WASHINGTON (Reuters) - The Federal Reserve raised interest rates on Wednesday but left its rate outlook for the coming years unchanged even as policymakers projected a short-term jump in U.S. economic growth from the Trump administration’s proposed tax cuts.
In an early verdict on the tax overhaul, Fed policymakers judged it would boost the economy next year but leave no lasting impact, with the long-run potential growth rate stalled at 1.8 percent. The White House has frequently said its tax plan would produce annual GDP growth of 3 percent to 4 percent.
The expected fiscal stimulus, coming on the heels of a flurry of relatively bullish data, cleared the way for the U.S. central bank to raise rates by a quarter of a percentage point to a range of 1.25 percent to 1.50 percent. It was the third rate hike this year.
But the Fed’s forecast of three additional rate increases in 2018 and 2019 was unchanged from its projections in September, a sign the tax legislation moving through Congress would have a modest, and possibly fleeting, effect.
The rate increase represented a victory for a central bank that has struggled at times to deliver on its promised pace of monetary tightening. It also allowed Fed Chair Janet Yellen, at her final press conference before her term ends in February, to signal an all-clear for the U.S. economy a decade after the onset of the 2007-2009 recession.
“At the moment the U.S. economy is performing well. The growth that we’re seeing, it’s not based on, for example, an unsustainable buildup of debt ... The global economy is doing well, we’re in a synchronized expansion,” Yellen said. “There is less to lose sleep about now than has been true for quite some time, so I feel good about the economic outlook.”
But the central bank’s projections also contained some potential dilemmas for incoming Fed chief Jerome Powell.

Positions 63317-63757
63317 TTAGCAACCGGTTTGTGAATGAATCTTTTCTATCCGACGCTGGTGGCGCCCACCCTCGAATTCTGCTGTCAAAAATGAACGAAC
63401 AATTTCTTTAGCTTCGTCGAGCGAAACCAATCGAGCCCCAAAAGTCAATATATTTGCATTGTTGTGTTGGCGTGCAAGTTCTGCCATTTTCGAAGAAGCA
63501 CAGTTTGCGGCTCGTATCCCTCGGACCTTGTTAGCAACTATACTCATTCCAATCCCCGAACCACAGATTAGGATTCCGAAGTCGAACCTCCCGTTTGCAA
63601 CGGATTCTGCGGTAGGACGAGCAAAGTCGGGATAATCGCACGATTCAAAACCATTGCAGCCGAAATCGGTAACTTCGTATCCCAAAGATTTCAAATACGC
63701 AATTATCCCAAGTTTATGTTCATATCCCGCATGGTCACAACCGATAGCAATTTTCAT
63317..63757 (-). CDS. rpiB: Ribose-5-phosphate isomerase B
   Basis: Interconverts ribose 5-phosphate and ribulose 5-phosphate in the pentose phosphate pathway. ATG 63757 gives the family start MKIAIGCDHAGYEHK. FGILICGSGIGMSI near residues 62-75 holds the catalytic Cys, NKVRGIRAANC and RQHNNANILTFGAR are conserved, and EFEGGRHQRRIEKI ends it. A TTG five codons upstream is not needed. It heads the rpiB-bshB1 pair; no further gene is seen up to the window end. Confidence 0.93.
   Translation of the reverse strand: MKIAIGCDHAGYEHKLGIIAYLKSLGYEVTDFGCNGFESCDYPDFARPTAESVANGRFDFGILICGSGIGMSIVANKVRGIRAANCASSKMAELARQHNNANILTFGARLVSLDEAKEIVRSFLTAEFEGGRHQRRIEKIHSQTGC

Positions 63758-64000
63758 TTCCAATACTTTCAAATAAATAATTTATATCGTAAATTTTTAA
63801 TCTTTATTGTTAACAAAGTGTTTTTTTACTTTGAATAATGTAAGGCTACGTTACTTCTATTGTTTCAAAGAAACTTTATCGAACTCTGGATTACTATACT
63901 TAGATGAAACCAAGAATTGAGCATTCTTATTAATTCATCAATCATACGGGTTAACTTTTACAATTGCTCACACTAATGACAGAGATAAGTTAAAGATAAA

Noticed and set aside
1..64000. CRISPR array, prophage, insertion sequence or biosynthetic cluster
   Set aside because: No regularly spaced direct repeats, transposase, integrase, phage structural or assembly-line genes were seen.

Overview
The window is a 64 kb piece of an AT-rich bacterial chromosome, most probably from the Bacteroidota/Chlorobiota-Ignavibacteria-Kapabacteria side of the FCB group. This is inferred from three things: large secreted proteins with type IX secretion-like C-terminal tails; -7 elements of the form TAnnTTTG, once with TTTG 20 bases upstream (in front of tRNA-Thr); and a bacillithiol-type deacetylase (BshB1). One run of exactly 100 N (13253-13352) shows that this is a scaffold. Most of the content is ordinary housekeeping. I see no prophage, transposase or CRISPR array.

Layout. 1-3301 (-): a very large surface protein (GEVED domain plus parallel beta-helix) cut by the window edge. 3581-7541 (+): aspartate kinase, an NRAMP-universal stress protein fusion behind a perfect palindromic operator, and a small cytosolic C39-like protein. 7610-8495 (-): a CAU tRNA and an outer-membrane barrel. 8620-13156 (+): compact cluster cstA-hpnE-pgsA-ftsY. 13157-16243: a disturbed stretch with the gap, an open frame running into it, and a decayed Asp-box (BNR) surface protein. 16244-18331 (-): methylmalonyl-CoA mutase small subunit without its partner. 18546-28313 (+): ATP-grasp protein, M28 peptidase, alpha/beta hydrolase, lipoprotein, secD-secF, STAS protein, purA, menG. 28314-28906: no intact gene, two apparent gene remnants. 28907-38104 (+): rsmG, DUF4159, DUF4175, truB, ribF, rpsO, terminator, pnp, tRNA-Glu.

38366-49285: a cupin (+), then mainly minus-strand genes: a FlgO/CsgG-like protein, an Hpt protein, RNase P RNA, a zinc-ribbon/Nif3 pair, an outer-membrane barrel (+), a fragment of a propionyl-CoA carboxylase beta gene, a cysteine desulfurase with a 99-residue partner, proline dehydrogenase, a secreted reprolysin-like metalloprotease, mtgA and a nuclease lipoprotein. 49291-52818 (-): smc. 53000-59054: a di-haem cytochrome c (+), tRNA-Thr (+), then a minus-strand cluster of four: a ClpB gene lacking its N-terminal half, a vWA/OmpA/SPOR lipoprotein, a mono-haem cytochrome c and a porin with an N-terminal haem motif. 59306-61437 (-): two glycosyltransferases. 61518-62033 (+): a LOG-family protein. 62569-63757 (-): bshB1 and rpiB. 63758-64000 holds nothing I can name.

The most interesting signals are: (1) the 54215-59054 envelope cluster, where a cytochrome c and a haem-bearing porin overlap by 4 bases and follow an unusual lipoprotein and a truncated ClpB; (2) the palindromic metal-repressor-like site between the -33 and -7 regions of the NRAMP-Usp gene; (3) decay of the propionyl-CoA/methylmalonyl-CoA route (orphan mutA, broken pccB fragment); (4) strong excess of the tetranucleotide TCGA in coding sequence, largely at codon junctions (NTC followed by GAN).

The Fed now envisions a burst of growth, ultra-low unemployment of below 4 percent in 2018 and 2019 and continued low interest rates - yet little movement on inflation.
Yellen said the persistent shortfall of inflation from the Fed’s 2 percent goal was the major piece of “undone work” she was leaving for Powell to figure out.
In its justification for Wednesday’s rate increase, which was widely expected by financial markets, the Fed’s policy-setting committee cited “solid” economic growth and job gains.
U.S. stocks extended gains after the release of the policy statement before ending mixed, while Treasury yields dropped. The dollar fell against a basket of currencies.
Traders of U.S. short-term interest rate futures kept bets the Fed would raise rates only twice next year.
The Fed now sees gross domestic product growing 2.5 percent in 2018, up from the 2.1 percent forecast in September. The pace of growth is expected to cool to 2.1 percent in 2019, slightly higher than the prior forecast of 2.0 percent.
“Changes in tax policy will likely provide some lift to economic activity in coming years,” Yellen said, adding that “the magnitude and timing of the macroeconomic effects of any tax package remain uncertain.”
The impact would “mainly” work to raise aggregate demand as households and companies have more money to spend, Yellen said, with “some potential” to raise investment and the economy’s longer-term growth.
The Fed also said on Wednesday it expected the nation’s unemployment rate would fall to 3.9 percent next year and remain at that level in 2019, well below what is considered to be full employment. It previously had forecast a jobless rate of 4.1 percent for those two years.
But inflation is projected to remain shy of the central bank’s goal for another year, with weakness on that front still enough of a concern that policymakers saw no reason to accelerate the expected pace of rate increases.
“It shows at least some members of the Fed don’t see any reason to keep hiking rates in an environment where the economy is growing more strongly but certainly not overheating and where inflation hasn’t become a problem and doesn’t look like it is going to be one,” said Kate Warne, investment strategist at Edward Jones.
Policymakers do see the federal funds rate rising to 3.1 percent in 2020, slightly above the 2.8 percent “neutral” rate they expect to maintain in the long run. That indicates possible concerns about a rise in inflation pressures over time
Chicago Fed President Charles Evans and Minneapolis Fed President Neel Kashkari dissented in the policy statement on Wednesday.
Reporting by Howard Schneider and Lindsay Dunsmuir; Additional reporting by Jason Lange in Washington, Jonathan Spicer in New York and Ann Saphir in San Francisco; Editing by Paul Simao